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|Title:||An Economic Study on Government Rice Stock Operation in Taiwan|
|Department / Program:||Agricultural Economics|
|Degree Granting Institution:||University of Illinois at Urbana-Champaign|
|Abstract:||Since 1972, the rice policy was shifted from consumer protection to farmer protection in Taiwan. Through the guaranteed price purchase program, the government raised farmers' income, also accumulated more than one million M.T. of rice in government warehouses, which became a heavy financial burden on the government.
In this study, a monthly econometric model is built for policy simulation. It is a block recursive model, including four seemingly unrelated equations in a supply submodel and six simultaneous equations in a demand submodel. By applying the Box-Jenkins method, the residuals of demand equations are adjusted to improve forecasting power. One random variable is incorporated in each submodel, which characterizes a stochastic model. Because the model is linear, the reduced form approach is used in simulation.
Five sets of alternative programs with different rice stock operation rules were designed. Computer simulation was carried out for four years (48 months). Performance measures of each alternative program such as farmers' income, consumers' expenditure, government financial burden and price stability are calculated and compared with the current rice policy program.
The major findings of this study are as follows: (1) Negative income elasticity shows rice is an inferior good in Taiwan. This result which is in accord with other research should encourage the government to shift rice policy objectives from consumer protection to farmer protection. (2) There is no one policy program that can serve to achieve all policy objectives. For each policy objective there might exist one optimal policy program. (3) The balance stock operation is the best program to depress market prices and reduce consumers' food expenditure, but it also results in the heaviest cost on farmers' income. (4) Guaranteed price purchase with a total amount limitation induces the highest price variation, yet provides little effects on farmers' income and consumers' expenditure. Ending this program is proved to be a correct decision by the government. (5) Guaranteed price purchase with a per hectare limitation is the best program to increase farmers' income with only moderate costs on consumers' expenditures and government payments. (6) Since with the per hectare purchase limitation, the farmer can sell only several hundred kilograms of rice to the government, the rice collection operation is very inefficient. In order to improve the operating efficiency, the government could buy the same amount of rice from the market rather than from farmers, and pay the price difference to the farmers as a difficiency payment. (7) Either increasing the guaranteed price or per hectare purchase is effective on farmers' income. When there is a small difference between the guaranteed price and the market price, increasing the guaranteed price is more powerful than increasing per hectare purchases. (8) When the opportunity for rice export is small, increasing the guaranteed price to strengthen farmers' income is easier to handle than increasing per hectare purchase, because the government is able to avoid the massive rice stocks. (9) A buffer stock operation offers the best method of price stabilization and causes a moderate reduction of farmers' income. However, a poor decision on the trigger price level (release price and acquisition price) might cause a serious shortage in government stock and damage the security function of maintaining rice reserves. (10) By using a dynamic model with stochastic fluctuations in supply and demand, Waugh's argument still continues to hold, that is any program designed for price stabilization would reduce consumers' benefits on the average. Only a society with high income and a low Engle's coefficient can affort to cause consumer sacrifice at least in any substantial degree.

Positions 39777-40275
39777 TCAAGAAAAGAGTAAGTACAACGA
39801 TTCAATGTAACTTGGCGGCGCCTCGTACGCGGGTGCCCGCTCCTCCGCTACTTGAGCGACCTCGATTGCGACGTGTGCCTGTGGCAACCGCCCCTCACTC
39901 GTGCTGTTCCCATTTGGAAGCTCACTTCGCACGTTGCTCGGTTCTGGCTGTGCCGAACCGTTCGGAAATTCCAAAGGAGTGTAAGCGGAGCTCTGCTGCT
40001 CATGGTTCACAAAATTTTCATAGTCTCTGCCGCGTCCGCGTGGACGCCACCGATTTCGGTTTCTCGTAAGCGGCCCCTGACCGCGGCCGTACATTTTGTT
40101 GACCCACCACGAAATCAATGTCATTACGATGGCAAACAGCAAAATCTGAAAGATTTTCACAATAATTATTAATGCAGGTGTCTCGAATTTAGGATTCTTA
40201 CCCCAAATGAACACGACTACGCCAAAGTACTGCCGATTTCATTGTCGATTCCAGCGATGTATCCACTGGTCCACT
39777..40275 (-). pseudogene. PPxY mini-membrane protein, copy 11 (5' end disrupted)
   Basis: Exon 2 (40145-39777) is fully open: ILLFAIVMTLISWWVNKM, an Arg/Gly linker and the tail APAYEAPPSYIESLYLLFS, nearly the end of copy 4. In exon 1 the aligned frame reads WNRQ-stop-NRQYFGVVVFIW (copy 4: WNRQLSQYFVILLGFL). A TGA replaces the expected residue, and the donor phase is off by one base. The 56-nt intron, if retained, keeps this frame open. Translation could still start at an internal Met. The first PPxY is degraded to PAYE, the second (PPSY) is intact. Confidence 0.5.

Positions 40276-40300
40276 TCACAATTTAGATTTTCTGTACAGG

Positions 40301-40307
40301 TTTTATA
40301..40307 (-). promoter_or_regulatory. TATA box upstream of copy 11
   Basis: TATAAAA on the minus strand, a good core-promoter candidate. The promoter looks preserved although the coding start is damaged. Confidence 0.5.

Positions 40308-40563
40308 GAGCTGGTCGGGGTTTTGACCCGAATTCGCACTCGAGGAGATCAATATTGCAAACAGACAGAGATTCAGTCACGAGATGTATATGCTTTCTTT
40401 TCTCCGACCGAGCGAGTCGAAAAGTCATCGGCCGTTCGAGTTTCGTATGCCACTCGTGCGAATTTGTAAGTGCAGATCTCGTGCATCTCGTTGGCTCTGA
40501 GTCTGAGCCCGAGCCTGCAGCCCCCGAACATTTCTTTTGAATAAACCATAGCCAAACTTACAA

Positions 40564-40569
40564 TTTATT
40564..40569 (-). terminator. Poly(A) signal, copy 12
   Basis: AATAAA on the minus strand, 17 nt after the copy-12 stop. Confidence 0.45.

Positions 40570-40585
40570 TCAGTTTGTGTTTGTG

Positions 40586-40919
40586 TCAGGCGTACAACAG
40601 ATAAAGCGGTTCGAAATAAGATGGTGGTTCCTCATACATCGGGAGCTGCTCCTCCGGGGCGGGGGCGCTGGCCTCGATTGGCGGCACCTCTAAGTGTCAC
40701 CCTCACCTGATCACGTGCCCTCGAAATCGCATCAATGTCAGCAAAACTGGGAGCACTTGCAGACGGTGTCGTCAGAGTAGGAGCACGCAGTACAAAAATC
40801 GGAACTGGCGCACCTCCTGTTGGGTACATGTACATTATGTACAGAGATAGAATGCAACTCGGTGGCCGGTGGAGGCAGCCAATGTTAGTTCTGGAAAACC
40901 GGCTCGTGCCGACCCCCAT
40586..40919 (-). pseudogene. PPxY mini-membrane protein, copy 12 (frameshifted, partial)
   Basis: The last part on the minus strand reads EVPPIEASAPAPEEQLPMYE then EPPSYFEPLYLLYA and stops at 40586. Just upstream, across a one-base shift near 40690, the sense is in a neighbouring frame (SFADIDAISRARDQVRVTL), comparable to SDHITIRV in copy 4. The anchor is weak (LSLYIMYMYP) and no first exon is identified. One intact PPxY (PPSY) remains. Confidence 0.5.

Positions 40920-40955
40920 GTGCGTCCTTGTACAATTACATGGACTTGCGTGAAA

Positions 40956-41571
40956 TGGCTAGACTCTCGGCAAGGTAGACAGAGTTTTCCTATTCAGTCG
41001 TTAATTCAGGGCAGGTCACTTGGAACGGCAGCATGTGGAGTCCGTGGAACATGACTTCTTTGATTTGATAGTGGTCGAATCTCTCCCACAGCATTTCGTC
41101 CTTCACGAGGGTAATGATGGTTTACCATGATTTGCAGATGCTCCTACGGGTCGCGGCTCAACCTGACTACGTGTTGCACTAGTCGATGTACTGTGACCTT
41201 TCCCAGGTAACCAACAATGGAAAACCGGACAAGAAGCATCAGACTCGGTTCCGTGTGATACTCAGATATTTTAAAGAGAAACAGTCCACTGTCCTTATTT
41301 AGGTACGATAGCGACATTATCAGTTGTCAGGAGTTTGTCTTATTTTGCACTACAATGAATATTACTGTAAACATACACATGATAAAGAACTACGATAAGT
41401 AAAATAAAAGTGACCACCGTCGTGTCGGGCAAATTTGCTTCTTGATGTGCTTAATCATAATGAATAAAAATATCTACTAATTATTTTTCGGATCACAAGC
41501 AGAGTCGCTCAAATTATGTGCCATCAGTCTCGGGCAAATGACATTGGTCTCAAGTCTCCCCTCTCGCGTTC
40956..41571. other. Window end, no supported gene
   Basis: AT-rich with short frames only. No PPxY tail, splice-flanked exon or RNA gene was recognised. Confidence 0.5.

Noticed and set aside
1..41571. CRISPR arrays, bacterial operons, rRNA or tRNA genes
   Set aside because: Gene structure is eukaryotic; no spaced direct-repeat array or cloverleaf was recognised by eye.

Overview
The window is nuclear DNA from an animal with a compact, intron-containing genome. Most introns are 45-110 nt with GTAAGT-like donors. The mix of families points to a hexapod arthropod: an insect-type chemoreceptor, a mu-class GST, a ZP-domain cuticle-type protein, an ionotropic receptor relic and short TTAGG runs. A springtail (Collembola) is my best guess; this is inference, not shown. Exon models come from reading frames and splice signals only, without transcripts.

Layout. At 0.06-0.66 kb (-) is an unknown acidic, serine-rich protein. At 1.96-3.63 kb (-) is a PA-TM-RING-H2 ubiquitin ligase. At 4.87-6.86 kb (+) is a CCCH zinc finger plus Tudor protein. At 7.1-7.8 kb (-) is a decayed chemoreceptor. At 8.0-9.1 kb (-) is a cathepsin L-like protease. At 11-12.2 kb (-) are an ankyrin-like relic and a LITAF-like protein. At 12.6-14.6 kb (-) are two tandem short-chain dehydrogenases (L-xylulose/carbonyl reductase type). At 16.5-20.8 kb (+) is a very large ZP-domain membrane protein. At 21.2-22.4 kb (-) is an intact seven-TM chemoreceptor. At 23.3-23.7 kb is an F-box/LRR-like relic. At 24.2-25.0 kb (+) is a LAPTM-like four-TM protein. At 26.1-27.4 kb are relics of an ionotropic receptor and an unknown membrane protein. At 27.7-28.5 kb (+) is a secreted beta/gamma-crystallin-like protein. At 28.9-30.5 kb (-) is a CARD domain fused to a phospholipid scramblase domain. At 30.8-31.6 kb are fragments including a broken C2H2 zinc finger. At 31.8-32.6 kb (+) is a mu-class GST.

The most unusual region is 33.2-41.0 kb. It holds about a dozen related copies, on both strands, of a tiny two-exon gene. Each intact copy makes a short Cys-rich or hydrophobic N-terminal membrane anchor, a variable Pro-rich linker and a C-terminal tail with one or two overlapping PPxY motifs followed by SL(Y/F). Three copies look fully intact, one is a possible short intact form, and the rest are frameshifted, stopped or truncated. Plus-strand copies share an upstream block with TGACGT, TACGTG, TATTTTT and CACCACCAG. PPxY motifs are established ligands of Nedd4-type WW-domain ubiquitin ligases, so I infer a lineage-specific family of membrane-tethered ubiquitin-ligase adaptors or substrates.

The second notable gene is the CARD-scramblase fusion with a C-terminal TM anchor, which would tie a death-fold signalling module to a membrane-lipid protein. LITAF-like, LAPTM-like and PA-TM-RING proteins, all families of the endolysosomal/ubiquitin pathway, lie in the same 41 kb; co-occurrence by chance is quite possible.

Thesis (Ph.D.)--University of Illinois at Urbana-Champaign, 1980.
|Date Available in IDEALS:||2014-12-13|
This item appears in the following Collection(s)
Dissertations - Agricultural and Consumer Economics
Graduate Dissertations and Theses at Illinois
Graduate Theses and Dissertations at Illinois